Great Eastern Trail
|Great Eastern Trail|
|Length||1600 mi (2575 km)|
North Country Trail
|Trail difficulty||Moderate to Strenuous|
The Great Eastern Trail is a north-south hiking route that runs roughly 1,600 miles through the Appalachian Mountains west of the Appalachian Trail in the eastern United States. It is still under development as of 2016. From south to north, it runs from Flagg Mountain through Alabama, Georgia, Tennessee, Kentucky, West Virginia, Virginia, Maryland and Pennsylvania, ending in western New York state. A connection from Flagg Mountain south to the Florida-Georgia Border is considered "Phase II Development."
It is a potential connector in the US National Trails System, linking the Florida National Scenic Trail in the south to the North Country National Scenic Trail in New York. In between, it would connect with and briefly overlap two other National Scenic Trails: the Appalachian Trail and the Potomac Heritage Trail.
Many sections of Great Eastern Trail are already hikeable for day use and backpackers. The longest continuously usable sections are on the Pinhoti National Recreation Trail, and from Narrows, Virginia, northward through portions of Virginia, West Virginia, all of Maryland, all of Pennsylvania, to a junction with Finger Lakes Trail carrying North Country National Scenic Trail near South Bradford, New York.
The project enjoyed support from the American Hiking Society and the Rivers, Trails, and Conservation Assistance Program of the US National Park Service but then became an independent entity. The Great Eastern Trail Association was incorporated in Virginia on August 10, 2007 by signatories from the nine states through which the trail passes.
On January 10, 2013, "Hillbilly" Bart Houck (Mullens, WV) and Joanna "Someday" Swanson (Willow River, MN) started hiking in Alabama and arrived in New York on June 18, 2013, becoming the first to complete a thru-hike of the Great Eastern Trail. In October 2016, Kathy Finch (NH) became the first to complete a southbound thru-hike from New York State to Flagg Mountain, Alabama.
Several other names were suggested and used earlier during the development of the trail, including the Western Appalachian Alternative. The northern terminus was once considered to overlay with North Country National Scenic Trail at Crown Point, New York, but was truncated to the NCNST junction in southwestern New York State.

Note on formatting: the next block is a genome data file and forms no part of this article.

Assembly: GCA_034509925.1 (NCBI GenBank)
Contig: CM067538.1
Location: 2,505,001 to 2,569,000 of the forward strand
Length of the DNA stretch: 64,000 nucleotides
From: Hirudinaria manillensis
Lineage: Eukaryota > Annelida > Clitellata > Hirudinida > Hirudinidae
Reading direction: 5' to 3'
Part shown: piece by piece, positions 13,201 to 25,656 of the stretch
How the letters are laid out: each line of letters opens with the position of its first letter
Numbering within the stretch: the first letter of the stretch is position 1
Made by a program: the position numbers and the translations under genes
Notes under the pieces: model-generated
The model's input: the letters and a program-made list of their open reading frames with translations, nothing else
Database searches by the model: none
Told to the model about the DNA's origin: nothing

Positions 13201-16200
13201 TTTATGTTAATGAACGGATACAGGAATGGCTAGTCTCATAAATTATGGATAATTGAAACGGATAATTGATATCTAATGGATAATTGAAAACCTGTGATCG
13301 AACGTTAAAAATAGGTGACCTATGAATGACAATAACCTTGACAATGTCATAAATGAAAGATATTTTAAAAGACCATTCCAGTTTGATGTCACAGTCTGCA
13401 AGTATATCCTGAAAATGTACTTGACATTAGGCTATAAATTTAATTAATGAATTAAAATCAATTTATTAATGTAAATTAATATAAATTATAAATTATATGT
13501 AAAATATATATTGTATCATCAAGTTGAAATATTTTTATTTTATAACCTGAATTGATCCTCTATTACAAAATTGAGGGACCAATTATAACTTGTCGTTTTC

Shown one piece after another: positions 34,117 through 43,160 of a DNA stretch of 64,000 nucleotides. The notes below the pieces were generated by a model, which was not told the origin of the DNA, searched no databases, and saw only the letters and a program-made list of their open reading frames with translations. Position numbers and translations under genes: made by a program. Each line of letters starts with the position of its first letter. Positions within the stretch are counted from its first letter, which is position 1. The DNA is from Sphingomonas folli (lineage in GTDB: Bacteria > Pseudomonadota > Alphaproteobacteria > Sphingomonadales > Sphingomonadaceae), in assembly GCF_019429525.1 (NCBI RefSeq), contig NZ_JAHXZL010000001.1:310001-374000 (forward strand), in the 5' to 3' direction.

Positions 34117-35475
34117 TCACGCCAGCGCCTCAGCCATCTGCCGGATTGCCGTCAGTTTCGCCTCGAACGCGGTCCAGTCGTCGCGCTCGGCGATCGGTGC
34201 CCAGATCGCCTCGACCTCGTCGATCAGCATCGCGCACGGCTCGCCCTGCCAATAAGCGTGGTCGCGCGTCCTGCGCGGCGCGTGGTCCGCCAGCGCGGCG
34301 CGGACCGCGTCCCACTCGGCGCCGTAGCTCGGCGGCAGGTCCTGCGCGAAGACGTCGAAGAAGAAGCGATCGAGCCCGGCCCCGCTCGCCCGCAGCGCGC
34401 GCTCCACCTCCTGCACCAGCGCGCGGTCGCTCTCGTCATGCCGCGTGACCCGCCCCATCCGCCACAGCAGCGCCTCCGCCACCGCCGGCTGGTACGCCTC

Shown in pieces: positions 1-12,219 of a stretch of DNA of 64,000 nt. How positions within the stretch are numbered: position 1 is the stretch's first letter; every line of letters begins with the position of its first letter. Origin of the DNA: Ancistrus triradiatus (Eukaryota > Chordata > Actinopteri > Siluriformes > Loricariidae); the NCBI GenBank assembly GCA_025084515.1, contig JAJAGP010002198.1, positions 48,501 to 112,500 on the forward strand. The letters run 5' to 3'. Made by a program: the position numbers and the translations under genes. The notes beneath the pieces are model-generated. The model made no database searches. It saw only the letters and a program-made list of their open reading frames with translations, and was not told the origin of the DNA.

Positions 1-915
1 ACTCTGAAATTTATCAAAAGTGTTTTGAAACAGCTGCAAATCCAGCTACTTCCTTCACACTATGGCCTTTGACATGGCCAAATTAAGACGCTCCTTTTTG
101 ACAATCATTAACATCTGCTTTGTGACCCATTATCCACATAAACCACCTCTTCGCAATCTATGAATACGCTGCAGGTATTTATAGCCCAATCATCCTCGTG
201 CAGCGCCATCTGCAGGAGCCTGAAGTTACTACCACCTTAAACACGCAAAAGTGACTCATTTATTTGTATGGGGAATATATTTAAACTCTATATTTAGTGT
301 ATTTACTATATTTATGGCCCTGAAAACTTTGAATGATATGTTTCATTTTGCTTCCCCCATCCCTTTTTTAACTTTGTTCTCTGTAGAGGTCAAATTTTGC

Trails in system
Route from south to north with gaps, according to the Great Eastern Trail Concept Plan:
- Gap to close in Alabama from Pinhoti Trail to Florida Trail (this is "Phase II Development")
- Pinhoti Trail
- Gap to close in northwest Georgia to Tennessee-Georgia state line
- Cumberland Trail
- Pine Mountain Trail
- A new link from Pine Mountain Trail to the Appalachian Trail, passing through Matewan, West Virginia, Mullens, West Virginia, Hinton, West Virginia, and Narrows, Virginia
- Brief connection to Appalachian Trail near Pearisburg, Virginia
- Allegheny Trail
- Connecting trails on or near the Virginia-West Virginia state line
- Tuscarora Trail
- Diverges at Hancock, Maryland into two routes that form a loop
- Eastern route
- Western route
- Sections 9 through 20 of Mid State Trail
- Crystal Hills Trail, a branch of the Finger Lakes Trail
- Great Eastern Trail map
- Chattanoogan: "Chattanooga Mayor signs Proclamation Designating Chattanooga As 1st Trail Town Of Great Eastern Trail"
- summary of usage on the official website
- USA TOday: "Great Eastern Trail promises"
- WITF.org: "First thru-hikers to conquer the Great Eastern Trail"
- "‘A SERENDIPITOUS JOURNEY’ New Hampshire resident Kathy Finch making history with Great Eastern Trail hike"
- "Great Eastern Trail Concept Plan: A 2000-mile hiking trail, paralleling the Appalachian Trail, linking Alabama and New York." (Word Document). Great Eastern Trail Association. October 2009. Retrieved 2011-09-12.
- Guide to Pennsylvania Mid State Trail, 12th edition (Huntingdon, PA: Mid State Trail Association, 2012)